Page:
Clinical and experimental dermatology

Cutaneous anthrax in Eastern Turkey: a review of 85 cases.

PMID 18477006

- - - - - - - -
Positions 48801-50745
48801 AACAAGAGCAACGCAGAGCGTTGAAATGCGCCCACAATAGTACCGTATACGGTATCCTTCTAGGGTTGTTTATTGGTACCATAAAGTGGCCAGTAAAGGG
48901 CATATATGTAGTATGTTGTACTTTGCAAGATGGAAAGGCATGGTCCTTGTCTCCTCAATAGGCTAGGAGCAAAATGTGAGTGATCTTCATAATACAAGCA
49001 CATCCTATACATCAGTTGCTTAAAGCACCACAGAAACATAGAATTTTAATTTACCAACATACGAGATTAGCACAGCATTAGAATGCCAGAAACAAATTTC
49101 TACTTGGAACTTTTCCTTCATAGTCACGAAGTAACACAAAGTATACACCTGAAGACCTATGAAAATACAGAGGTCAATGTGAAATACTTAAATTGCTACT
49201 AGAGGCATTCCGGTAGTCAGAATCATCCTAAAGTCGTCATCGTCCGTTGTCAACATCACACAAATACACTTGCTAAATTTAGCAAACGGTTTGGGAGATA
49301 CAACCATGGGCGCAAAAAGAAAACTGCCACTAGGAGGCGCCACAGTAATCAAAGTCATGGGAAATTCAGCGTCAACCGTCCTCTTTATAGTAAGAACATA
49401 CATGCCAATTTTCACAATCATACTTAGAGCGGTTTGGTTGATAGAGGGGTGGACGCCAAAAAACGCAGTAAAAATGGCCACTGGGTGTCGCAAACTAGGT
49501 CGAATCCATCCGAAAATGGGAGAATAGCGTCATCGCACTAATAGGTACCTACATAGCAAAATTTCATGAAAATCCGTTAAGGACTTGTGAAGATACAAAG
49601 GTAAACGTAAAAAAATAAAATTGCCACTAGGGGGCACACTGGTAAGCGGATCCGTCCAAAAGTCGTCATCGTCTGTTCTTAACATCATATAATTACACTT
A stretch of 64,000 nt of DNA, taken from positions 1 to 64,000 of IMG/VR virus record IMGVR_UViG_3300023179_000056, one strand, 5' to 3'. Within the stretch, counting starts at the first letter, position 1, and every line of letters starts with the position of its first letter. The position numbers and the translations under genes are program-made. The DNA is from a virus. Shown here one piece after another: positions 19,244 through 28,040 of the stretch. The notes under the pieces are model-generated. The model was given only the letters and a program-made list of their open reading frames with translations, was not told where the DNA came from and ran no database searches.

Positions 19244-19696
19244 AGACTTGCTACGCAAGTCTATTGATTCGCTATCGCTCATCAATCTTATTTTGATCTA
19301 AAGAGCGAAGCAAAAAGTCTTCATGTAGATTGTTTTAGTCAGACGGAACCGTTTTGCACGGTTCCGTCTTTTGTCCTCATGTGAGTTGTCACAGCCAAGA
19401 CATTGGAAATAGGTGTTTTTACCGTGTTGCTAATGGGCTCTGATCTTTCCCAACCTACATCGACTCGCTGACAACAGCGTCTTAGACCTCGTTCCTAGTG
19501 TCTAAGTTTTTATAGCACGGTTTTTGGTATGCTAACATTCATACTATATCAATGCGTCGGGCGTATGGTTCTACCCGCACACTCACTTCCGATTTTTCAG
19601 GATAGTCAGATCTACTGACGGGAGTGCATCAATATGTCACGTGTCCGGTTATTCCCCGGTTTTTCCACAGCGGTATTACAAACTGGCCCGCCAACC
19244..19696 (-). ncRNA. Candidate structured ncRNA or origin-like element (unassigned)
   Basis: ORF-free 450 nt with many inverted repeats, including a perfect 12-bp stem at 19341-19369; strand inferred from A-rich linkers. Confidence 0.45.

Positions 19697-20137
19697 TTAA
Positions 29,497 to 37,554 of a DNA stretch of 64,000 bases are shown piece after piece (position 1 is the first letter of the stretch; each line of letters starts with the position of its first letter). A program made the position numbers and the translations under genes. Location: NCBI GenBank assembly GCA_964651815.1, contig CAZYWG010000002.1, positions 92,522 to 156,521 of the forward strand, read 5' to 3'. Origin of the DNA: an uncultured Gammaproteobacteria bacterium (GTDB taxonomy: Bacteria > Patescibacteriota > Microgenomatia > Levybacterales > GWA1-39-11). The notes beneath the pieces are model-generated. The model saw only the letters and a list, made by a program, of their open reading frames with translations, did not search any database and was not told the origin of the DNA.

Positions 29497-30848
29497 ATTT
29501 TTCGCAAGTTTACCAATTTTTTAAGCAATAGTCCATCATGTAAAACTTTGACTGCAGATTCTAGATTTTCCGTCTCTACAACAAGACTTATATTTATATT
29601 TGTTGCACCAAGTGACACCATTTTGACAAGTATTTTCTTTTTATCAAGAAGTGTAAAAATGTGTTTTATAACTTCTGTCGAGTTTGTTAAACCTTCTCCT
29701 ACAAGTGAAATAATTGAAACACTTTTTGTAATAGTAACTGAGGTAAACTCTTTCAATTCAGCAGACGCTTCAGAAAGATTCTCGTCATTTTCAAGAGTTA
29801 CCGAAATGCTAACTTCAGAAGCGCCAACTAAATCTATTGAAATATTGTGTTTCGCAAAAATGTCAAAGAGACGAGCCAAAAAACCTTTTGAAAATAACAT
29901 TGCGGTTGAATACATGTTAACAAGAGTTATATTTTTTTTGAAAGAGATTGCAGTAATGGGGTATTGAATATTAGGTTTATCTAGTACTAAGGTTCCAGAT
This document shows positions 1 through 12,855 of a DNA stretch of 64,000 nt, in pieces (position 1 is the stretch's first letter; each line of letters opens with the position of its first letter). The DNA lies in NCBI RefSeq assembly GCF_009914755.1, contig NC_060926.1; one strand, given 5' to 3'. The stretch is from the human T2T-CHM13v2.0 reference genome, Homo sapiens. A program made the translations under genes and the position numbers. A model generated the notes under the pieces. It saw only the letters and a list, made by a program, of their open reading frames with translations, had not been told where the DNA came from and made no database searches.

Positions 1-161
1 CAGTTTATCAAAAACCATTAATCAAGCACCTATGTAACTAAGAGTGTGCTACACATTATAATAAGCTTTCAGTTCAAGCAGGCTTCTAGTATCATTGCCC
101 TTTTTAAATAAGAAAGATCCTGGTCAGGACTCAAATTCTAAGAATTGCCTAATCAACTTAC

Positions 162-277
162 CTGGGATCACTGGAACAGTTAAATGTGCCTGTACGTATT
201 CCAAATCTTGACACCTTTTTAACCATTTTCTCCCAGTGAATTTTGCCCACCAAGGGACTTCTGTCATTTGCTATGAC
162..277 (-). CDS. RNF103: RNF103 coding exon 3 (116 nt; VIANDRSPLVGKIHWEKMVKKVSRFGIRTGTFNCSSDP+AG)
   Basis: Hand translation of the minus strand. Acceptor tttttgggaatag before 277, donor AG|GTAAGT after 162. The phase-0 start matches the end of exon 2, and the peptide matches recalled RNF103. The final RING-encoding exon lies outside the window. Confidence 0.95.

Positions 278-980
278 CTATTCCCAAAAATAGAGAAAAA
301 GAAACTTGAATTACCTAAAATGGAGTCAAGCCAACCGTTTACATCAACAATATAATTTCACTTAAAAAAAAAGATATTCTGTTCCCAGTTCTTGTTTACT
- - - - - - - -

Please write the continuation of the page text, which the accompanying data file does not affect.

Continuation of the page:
Anthrax is a zoonotic disease diminishing worldwide. Although a very rare disease in developed countries, anthrax is still endemic in developing countries. To evaluate the clinical history and features, treatment and outcome of our patients with anthrax and emphasize the importance of the disease in our region. In this study, the records of all patients diagnosed with cutaneous anthrax admitted to Yüzüncü Yil University Medical Faculty between March 2002 and March 2007, were reviewed, and data on age, gender, occupation, clinical symptoms and findings, location and type of lesions, clinical history, laboratory findings, treatment and outcome were recorded. There were 85 patients [46 (54.1%) male, 39 (45.9%) female; mean age 30.6 years, range 6-72]. All the patients had a history of contact with infected animals or animal products. The infectious agent was found using direct examination of Gram-stained smears from 17 patients (20%), and Bacillus anthracis was isolated from vesicle fluid cultures from 11 patients (12.9%). Diagnosis was based on clinical findings in the remaining 57 patients (67.1%). All patients, except for two with respiratory tract obstruction, made a full recovery. Anthrax continues to be an endemic disease in Turkey, and should be considered in patients with a relevant contact history having a painless ulcer and vesicular skin lesions surrounded by a zone of oedema. Gram staining and simple culture methods are useful aids to diagnosis, but diagnosis may have to be based on clinical grounds in the majority of patients.